18. The BIA from Greece strongly supported reunification and this was accepted by the respondent in her email dated 23 March 2020 (at page 533 of the trial bundle). The BIA should have been sent to the LA sooner. The respondent had all the information she needed to accept the TCR and she failed to do so until 20 January 2020. The position was clear from the untranslated document provided on 7 February 2019. Ms Kilroy relied on -  of her skeleton argument.
19. Ms Kilroy submitted Recitals 5 and 13 to 16 of Dublin III were relevant to the assessment of Article 8. The purpose of Dublin III was to achieve family unity (Recital 17 and Article 12 IR). Ms Kilroy submitted that in R (MA (Eritrea) v SSHD (ECJ) (C-648/11) 1 WLR 2961, the court confirmed the muscularity of the 'best interests' principle and how it worked. The issue in this case was whether the delay and breaches of Dublin III amounted to a breach of Article 8. The respondent submitted there was no family life and no interference with private life because the threshold was high and the delay was not significant. Ms Kilroy submitted the justification for a decision must show that the child's substantive right to have his best interests assessed as a primary consideration had been explicitly taken into account (Mathieson v Secretary of State for Work and Pensions  UKSC 47).
20. In relation to the duty to investigate and procedural fairness, Ms Kilroy referred to R (MK, IK and HK) at  to  and , R (Citizens UK) at  to  and R (MS) at  to ,  to ,  and  to . She submitted this approach was confirmed by the Court of Appeal in SSHD v MS  EWCA Civ 1340 at  to  and ZT (Syria) v SSHD  EWCA Civ 810 did not apply.
21. Ms Kilroy submitted that BAA was the most recent authority and the Tribunal adopted the same approach as KF. The respondent should involve the LA and the applicant should be given an opportunity to address the reasons for refusal. The Tribunal should decide the matter for itself (BAA at  to , ,  and  and KF  to   ).
22. In relation to Article 8, Ms Kilroy submitted that Kugathas concerned family life between adults and had no application in this situation. She submitted that the potential for the development of family life was relevant to whether family live existed and this was not confined to cases involving children and natural parents. She relied on Singh v Entry Clearance Officer  EWCA Civ 1075 at , ,  to  in which there was an informal adoption by cousins that was not recognised in UK. Reference was made to Pini v Romania (App No. 78028/01 and 78030/01) in which the children had not met their adoptive parents and had been picked out from photographs. The relationship arising from a lawful adoption could be considered sufficient to warrant the respect required by Article 8.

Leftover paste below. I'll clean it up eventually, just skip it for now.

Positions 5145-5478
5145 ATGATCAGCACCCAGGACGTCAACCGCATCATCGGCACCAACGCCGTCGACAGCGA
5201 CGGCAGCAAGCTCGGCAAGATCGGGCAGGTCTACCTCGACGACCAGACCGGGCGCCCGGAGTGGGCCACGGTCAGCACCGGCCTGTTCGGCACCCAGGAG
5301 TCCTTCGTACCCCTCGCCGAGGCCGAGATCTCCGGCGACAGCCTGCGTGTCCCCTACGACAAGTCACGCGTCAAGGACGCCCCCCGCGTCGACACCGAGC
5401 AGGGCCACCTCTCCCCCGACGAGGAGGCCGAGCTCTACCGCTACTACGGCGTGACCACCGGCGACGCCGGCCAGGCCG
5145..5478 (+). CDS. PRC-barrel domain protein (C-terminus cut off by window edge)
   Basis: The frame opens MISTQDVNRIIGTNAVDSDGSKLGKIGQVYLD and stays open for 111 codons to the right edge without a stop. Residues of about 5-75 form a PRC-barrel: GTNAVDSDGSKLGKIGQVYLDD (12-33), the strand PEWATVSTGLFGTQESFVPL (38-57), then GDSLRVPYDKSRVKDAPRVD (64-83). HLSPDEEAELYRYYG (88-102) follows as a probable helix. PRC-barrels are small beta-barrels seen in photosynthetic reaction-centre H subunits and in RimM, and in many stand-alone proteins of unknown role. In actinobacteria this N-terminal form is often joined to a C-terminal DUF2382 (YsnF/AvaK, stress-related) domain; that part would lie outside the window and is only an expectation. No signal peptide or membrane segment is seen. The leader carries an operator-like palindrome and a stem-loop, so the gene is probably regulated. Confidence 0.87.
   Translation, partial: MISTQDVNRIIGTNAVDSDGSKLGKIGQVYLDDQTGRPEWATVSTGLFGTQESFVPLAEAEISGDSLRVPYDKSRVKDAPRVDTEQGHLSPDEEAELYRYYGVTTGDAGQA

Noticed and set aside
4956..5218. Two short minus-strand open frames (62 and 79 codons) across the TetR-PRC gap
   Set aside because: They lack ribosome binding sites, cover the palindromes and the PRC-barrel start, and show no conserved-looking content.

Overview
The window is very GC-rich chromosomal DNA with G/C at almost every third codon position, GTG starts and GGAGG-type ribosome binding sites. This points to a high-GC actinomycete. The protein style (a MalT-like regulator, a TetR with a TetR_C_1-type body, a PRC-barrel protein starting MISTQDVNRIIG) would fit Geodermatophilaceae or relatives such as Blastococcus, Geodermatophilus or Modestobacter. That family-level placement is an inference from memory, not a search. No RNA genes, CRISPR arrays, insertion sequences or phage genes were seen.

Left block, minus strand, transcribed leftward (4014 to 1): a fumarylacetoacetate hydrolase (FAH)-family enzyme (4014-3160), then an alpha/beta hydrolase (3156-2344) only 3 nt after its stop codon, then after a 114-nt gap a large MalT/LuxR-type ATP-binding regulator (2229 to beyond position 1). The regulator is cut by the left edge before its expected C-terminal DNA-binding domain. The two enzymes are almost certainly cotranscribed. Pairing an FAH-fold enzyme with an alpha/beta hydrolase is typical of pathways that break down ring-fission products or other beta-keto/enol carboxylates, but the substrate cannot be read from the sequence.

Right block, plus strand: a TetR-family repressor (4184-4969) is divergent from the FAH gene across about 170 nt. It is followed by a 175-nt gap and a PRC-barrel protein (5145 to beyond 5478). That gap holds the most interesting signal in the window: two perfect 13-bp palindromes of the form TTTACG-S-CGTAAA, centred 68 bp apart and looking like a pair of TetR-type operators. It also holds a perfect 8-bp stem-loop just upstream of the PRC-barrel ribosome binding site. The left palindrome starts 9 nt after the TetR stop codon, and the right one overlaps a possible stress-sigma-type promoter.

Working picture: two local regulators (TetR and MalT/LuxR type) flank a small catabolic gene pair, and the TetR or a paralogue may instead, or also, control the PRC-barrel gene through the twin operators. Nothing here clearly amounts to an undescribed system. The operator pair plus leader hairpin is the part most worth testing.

23. Ms Kilroy submitted Dublin III was a system set up by international treaty to reunify family members. The fact that the parties had not met did not mean Article 8 was not engaged. This applicant will not have a family life without reunification. Ms Kilroy submitted that family life must be extended to the potential relationship which may develop and cohabitation was likely to play a less significant role in assessing family life between uncles and nephews: Singh at , , , ,  and .
24. Ms Kilroy submitted the existence of family life was fact sensitive and must include an assessment of the best interests of the child. The court in Pini concluded that orphans picked out from photographs was enough to engage Article 8. Dublin III recognised the importance of other family members to take care of children who did not live with their parents. She submitted the state should refrain from inhibiting the development of a real family life in the future: R (Ahmadi) v SSHD  EWCA Civ 1721 at .